At a roundtable discussion in London, software provider Passport examined new ways in which local authorities can work together to better manage the kerb. Ben Spencer listens in
Competition for kerb space is one of the major conundrums of modern urban mobility. Some authorities are being creative about it, but good practice is not widespread.
“There are individual pockets of good work going on with cities who are doing interesting trials - but none of which are talking or coming together,” says Adam Warnes, vice president of Passport’s UK operations.
Available via application programming interfaces, datasets can be integrated into third-party apps, in the hope that making the data freely available should help improve current services and encourage new transport solutions.
John McArdle, vice president of the British Parking Association (BPA) insists that car park services for consumers have got better over the last 10-20 years, despite conditions on the streets worsening.
“We don’t need to replace all the cars as you only need to look at what happens during school holidays, when just a few percentage points off the traffic makes a tremendous difference,” McArdle adds.
The BPA is looking into how local authorities store their traffic regulations and wants to jump forward to the next stage – which is to have authorities set out their regulations electronically. “This allows drivers to look up an area where they are scheduled to do a delivery or understand the reasons why they received a parking ticket,” he explains.
This process will also let connected cars determine an on-street parking space for shorter trips - while recognising that a car park might be better suited to trips which require longer-term parking.
Khristian Gutierrez, chief revenue officer & managing partner at Passport, believes the best approach is to provide drivers with the highest confidence that there may be a parking space available at a given time.
The company took part in a US trial using ParkChicago’s app which showed drivers those areas where there are parking surges and those where they can park at a cheaper rate.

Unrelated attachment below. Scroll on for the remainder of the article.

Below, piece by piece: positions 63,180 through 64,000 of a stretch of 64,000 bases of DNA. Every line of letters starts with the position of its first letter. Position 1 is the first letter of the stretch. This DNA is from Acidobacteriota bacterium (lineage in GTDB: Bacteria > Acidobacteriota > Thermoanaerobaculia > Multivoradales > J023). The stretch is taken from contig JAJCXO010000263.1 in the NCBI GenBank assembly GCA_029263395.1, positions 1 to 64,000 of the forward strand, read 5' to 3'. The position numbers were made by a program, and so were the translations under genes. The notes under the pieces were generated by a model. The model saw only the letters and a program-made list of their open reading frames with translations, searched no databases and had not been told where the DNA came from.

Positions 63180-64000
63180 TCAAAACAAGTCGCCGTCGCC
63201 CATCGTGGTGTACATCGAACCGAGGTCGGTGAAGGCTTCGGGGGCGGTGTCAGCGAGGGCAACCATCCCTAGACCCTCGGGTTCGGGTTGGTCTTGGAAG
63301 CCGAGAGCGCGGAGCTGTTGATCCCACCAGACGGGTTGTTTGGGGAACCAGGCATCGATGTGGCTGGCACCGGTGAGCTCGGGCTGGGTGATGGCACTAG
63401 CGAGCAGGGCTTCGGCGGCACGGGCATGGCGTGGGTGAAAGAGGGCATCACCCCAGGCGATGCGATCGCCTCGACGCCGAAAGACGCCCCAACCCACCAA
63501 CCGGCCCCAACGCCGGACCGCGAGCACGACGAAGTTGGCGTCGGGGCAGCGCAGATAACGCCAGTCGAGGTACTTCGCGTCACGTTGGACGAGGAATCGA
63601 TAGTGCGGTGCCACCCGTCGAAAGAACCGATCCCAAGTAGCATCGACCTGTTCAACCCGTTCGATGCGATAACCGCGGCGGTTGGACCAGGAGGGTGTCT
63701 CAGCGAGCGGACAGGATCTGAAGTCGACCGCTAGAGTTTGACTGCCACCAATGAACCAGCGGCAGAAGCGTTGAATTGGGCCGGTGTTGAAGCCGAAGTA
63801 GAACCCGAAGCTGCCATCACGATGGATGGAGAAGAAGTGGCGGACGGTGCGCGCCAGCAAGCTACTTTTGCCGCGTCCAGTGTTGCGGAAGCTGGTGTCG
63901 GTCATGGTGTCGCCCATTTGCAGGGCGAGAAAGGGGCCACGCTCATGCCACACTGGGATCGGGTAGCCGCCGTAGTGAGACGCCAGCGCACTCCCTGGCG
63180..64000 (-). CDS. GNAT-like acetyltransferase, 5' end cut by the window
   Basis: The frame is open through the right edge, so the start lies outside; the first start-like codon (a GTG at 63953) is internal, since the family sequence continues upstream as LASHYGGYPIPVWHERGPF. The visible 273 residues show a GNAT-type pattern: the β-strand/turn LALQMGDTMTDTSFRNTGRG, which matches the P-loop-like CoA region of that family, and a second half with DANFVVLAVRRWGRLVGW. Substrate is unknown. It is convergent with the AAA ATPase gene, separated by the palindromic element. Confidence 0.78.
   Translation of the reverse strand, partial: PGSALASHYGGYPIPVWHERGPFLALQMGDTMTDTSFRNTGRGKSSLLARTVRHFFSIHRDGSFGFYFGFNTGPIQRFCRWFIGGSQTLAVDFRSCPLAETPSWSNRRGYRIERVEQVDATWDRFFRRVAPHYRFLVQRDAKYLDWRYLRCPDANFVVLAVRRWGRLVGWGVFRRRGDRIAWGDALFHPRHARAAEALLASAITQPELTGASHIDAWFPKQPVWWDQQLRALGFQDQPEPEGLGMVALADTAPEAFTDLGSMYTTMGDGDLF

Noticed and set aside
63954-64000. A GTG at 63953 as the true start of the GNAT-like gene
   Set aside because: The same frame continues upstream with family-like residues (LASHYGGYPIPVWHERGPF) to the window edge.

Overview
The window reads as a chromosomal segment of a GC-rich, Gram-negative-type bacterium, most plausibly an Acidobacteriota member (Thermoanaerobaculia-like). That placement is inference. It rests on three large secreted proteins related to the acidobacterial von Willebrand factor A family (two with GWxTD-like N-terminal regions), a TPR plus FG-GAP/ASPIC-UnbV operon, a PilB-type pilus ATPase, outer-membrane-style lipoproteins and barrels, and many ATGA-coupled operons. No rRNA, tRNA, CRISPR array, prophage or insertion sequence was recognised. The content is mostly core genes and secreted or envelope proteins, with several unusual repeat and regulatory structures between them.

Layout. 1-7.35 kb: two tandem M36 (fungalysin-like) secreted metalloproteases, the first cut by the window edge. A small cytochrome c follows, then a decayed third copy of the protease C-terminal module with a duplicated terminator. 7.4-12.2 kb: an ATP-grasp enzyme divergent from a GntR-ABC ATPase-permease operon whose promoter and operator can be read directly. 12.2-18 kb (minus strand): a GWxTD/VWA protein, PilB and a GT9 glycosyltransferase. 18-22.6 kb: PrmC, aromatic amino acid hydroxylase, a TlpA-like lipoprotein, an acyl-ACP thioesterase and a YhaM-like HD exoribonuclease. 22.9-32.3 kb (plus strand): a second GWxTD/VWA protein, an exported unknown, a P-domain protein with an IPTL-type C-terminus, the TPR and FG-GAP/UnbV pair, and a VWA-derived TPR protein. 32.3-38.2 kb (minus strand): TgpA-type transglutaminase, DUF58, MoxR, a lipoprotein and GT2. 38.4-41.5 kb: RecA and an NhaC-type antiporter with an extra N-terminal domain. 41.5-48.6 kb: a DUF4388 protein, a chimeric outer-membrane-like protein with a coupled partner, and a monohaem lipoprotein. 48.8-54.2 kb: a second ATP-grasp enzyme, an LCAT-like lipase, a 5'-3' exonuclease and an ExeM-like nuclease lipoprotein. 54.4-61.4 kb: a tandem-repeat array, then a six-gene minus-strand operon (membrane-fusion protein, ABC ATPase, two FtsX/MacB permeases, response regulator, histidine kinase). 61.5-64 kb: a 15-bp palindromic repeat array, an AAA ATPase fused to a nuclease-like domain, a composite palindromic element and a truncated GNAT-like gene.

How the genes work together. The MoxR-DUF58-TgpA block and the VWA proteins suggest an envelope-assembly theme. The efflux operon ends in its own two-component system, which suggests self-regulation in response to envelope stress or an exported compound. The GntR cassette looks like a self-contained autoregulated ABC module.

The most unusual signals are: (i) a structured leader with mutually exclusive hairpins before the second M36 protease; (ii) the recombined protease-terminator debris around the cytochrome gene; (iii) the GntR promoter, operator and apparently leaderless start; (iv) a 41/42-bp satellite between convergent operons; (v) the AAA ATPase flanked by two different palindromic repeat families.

“What we found is that the driver is no longer frustrated at the idea of the surge and will stay where they are and pay more. They don’t go for the cheaper rate and just like knowing that the council is not screwing them,” Gutierrez adds.
Matthew Evans, executive director at TechUK, suggested that UK authorities could provide a bit more reassurance on the direction of travel to ease the concerns of local authorities.
“Central government could also provide some guiding principles on what local authorities may need to start thinking about when electric scooters end up on the pavements,” he adds.
Evans refers to the efforts by Greenwich Council in London to bring local authorities together in a bid to secure services and platforms and allow them to lead on their specialised areas. “I think we will see more joint ventures in different areas,” Evans conclu des.
McArdle believes that local authorities should put more data out there for traffic management. “TfL have shown you haven’t got to do it yourself. They did not develop apps for dockless bikes - they just opened the data and people developed apps so that you can find them,” he concludes.
Admittedly, a lot of work is needed to combat the evolving demand for kerbside. The siloed approach in which the country’s local authorities have been operating does not seem to be working.
To maximise the opportunities – especially in terms of data availability - a shift toward collaboration may be needed on a much larger scale.